Wednesday, September 30, 2009

Here's an article on the 24th amendment.

Entry Directing Further Proceedings
The plaintiff shall report within ten days what effect, of any, the effect of the
decision in League of Women Voters of Indiana v. Rokita, 2009 WL 2973120 (Ind. Ct. App.
Sept. 17, 2009), has on his claims in this case or how the case should now proceed from
his perspective.

Here's a first draft of my thoughts in response. This is not a filed document or a finished document.

The court, appropriately, has asked me to explain how LWV affects this case.
A. Currently pending is my motion to amend or supplement the complaint, to add the facts which resulted when the injunction was denied and I was prohibited from voting, and many voters’ votes weren’t counted. I seek to amend my complaint again, to add an Article I section 23 claim, in order to more directly invoke the authority of LWV.
B. I renew my motion for certification to the Indiana Supreme Court. Unless transfer is denied, which seems unlikely, the Court will be hearing LWV on an appeal by the state or cross-appeals. (I believe the LWV court erred in its analysis of Article II section II, and the plaintiffs may cross-appeal on that point.) It would be appropriate to certify and then consolidate the two cases. This is desirable for at least two reasons, the facts and the law. LWV, like Crawford, is a facial challenge without a lot of facts. My case is an as-applied as well as facial challenge, and involves actual elections at which I was actually denied the vote, and provides concrete illustration of how voter ID does and doesn’t work. The record in my case is thin, because the court ended discovery before it had hardly begun, denying me a full and fair opportunity to litigate the merits, but is still more fact-based than LWV.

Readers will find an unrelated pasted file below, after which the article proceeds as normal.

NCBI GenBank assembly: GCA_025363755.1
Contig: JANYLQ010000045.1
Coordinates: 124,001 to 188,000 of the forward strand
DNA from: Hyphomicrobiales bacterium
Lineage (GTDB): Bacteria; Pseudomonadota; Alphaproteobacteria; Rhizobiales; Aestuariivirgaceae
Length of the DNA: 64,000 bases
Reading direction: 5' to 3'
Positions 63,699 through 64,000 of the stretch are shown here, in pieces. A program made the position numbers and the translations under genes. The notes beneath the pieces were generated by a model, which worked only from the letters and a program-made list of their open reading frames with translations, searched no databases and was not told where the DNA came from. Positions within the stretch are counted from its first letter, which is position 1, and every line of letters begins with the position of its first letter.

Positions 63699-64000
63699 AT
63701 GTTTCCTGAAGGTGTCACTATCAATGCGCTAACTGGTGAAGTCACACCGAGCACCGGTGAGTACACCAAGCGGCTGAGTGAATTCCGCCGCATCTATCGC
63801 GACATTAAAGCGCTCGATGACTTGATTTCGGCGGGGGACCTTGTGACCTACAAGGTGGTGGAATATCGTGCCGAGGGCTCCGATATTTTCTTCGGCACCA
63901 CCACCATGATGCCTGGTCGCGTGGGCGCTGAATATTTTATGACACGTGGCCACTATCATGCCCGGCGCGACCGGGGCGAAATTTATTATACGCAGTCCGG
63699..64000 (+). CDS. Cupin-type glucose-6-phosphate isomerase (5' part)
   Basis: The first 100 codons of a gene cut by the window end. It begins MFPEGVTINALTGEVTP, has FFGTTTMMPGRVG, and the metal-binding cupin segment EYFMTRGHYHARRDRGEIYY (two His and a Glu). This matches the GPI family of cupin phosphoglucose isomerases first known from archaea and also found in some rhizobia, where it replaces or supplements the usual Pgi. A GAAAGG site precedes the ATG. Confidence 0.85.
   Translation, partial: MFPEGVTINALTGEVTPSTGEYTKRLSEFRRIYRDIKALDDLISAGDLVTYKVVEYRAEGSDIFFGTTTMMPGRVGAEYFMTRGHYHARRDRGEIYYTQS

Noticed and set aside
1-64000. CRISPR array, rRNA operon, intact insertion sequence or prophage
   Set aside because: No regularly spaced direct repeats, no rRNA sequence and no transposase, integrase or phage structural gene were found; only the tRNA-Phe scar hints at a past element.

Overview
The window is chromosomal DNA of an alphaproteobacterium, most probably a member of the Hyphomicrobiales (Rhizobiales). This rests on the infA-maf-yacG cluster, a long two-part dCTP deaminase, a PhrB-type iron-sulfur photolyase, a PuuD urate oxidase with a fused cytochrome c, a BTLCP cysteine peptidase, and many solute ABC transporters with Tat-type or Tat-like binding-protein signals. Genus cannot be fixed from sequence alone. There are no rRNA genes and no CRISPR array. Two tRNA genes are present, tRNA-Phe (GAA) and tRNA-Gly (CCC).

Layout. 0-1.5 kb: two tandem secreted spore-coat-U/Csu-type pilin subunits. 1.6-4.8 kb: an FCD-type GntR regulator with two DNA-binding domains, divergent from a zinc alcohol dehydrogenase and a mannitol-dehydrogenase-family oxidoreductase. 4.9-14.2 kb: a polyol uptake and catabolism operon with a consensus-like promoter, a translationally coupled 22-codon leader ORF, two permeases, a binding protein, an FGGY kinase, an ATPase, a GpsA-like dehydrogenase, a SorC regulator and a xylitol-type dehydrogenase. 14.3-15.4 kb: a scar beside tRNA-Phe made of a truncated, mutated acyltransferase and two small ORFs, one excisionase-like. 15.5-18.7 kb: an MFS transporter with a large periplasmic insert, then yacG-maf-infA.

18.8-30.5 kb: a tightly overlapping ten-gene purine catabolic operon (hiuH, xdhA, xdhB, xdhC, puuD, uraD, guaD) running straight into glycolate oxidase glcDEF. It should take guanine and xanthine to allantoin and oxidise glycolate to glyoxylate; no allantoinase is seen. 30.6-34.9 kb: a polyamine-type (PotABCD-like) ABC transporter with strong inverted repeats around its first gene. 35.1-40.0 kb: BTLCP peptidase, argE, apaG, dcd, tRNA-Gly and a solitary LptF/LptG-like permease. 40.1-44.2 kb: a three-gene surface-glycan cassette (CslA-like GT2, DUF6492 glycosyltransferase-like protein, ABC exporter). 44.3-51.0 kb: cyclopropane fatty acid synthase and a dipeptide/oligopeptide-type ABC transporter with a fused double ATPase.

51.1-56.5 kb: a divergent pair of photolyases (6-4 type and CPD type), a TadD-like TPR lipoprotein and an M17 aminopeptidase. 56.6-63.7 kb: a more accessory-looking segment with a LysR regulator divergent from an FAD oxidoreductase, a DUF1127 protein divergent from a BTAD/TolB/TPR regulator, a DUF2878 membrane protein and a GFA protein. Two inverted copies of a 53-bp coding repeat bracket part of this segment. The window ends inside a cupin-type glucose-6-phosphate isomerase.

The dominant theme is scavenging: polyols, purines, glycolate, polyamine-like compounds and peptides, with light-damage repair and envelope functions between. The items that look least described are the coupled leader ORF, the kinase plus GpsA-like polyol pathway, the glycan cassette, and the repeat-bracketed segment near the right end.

My case raises an Article II section 1 claim, which would provide the Court an alternative text in which to examine equality and voter ID, in light of the tension between LWV and Collins v. Day in interpreting Article I section 23.
Of course, the Court would be free to decline to accept the certification.
C. Unlike LWV, I have sought injunctive relief, so that I would be able to cast a vote in the 2008 elections, and so that all of the votes would be counted. The election has now passed, but it would still be possible to allow me to vote, and to order the provisional votes to be counted, and the published vote counts to be corrected. In Marion County, there are enough provisional votes at issue that the secrecy of the ballot would not be affected. I would be satisfied with having this done in Marion County only, rather than state-wide. I leave that issue to the discretion of the court. Since the state has intervened as a party, statewide relief would be an appropriate remedy. But the smaller the county, the greater the chance that counting these votes now would impact the secrecy of the ballot. Perhaps this stage could wait until LWV becomes final. On the other hand, the sooner the better. The irreparable harm continues each day my vote remains uncast and the provisional votes remain uncounted. Of course, I have no objection to a financial settlement as an alternative to casting my vote and having the votes counted, even though this would be contrary to the public interest.